The Eviction Task Force observed that courts dealing with evictions during current times are challenged by tenants not being aware of rent assistance, failing to appear for court and not following up on pending rental assistance applications. Outreach was recommended as the main tool to assist with the crisis. This is where organizations like ILS, the Indianapolis Legal Aid Society and the Neighborhood Christian Legal Clinic have risen to meet the need in Marion County. Each has committed to be available to provide legal services on a limited representation basis at assigned townships on the days that eviction cases are heard. ILS is covering Lawrence and Warren Township with an intent to expand by one or two additional courts next week. Jeff shared that about 140 cases per week are set in each of the courts covered by ILS. Oftentimes, one to two attorney or paralegal volunteers are available and needed to assist in providing advice-only and limited legal representation for tenants.
Jeff summarized the process as having a presence at the court starting in the morning or afternoon of court hearings. As parties check in, the court’s staff inquires if they would like to visit with a lawyer for free. Those who take advantage of the program meet with an attorney for an initial interview to better understand the particular individual’s unique situation, and then recommendations are offered, whether it is to meet and communicate with the landlord to attempt to reach an agreement, to discuss the possibility for rental assistance or to go through the facilitator process. Likewise, tenants are given guidance on how best to interact and make their case with the judge. In doing so, potential defenses and the availability of rental assistance are explored. Rarely do the volunteer lawyers appear before the court. ILS also provides manuals and forms for pro bono volunteers to utilize along with experienced staff attorneys. In certain circumstances, referrals to other legal organizations or lawyers are made.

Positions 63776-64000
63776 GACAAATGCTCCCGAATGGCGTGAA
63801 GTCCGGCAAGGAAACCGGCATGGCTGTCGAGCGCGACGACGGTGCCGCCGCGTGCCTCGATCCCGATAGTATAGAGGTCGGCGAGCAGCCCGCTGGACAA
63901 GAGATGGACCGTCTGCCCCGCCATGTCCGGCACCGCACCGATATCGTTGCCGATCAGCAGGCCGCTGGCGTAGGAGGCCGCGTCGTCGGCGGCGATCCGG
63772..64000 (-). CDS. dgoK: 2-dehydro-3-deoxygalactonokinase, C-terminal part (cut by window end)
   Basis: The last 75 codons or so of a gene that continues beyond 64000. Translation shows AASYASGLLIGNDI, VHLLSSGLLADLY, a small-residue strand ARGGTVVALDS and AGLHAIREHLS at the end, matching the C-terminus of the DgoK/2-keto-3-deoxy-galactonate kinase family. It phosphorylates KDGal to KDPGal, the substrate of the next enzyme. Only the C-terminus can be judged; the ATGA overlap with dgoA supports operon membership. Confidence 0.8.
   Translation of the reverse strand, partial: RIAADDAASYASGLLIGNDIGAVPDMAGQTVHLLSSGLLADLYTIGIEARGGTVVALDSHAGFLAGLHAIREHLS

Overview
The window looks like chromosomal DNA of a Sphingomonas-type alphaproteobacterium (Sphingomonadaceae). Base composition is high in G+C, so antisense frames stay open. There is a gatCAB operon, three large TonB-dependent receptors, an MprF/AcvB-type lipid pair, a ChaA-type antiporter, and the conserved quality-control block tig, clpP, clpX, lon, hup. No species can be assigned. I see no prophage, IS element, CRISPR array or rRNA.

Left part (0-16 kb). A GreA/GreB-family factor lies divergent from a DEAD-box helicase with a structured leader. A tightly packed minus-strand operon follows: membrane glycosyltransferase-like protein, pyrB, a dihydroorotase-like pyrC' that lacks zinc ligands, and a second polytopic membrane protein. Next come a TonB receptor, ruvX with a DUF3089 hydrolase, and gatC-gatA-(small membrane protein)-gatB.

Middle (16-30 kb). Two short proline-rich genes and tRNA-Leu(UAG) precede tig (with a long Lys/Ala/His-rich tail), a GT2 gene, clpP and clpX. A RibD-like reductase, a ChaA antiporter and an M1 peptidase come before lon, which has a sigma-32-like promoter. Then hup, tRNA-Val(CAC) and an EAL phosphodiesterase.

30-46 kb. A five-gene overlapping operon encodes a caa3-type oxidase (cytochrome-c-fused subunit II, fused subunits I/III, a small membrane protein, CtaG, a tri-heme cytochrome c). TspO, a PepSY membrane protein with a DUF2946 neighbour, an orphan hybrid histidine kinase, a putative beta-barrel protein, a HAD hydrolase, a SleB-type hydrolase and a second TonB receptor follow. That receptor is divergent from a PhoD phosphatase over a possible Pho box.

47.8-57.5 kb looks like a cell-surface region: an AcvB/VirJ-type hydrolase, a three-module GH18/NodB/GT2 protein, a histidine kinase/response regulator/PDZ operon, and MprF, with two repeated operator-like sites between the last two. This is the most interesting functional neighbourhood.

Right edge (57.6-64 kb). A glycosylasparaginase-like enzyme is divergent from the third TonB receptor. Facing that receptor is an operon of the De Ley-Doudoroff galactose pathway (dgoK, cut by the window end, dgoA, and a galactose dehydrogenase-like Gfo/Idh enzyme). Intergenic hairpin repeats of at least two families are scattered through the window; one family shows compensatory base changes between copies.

Jeff said that his experience has been personally fulfilling and rewarding. He explained that the program ensures that justice remains available to tenants and landlords in real time with immediate outcomes. Jeff said that the volunteer process gives tenants hope, a sense of order and understanding and resources for their next move in either keeping a roof over their head, or dealing with the pending eviction case.
There is an immediate need for volunteers over the last few weeks of this year, and likely into the new year, as there are approximately 140 to 150 cases set per week in each of the Lawrence and Warren Township courts alone. Although inquiries were made for volunteer opportunities at the other township courts, the workflow is currently being managed by the staff of the agencies assigned to those courts. If you would like more information about volunteering to provide pro bono services, I encourage you to contact Jeff at [email protected] or (317) 631-9410, or otherwise by contacting the Indianapolis Bar Association at indybar.org/tenantassistance.
The IndyBar Pro Bono Standing Committee recognizes and appreciates Jeff’s tireless and selfless efforts in his past and ongoing work to provide legal assistance to tenants in need. The objective of this article series is to acknowledge excellent pro bono efforts by members of the IndyBar and to inspire others. If you have been moved to action by this article, or otherwise desire to be added to the growing list of lawyers willing to assist others on a pro bono basis, go to indybar.org/probono to join the wave of community involvement.•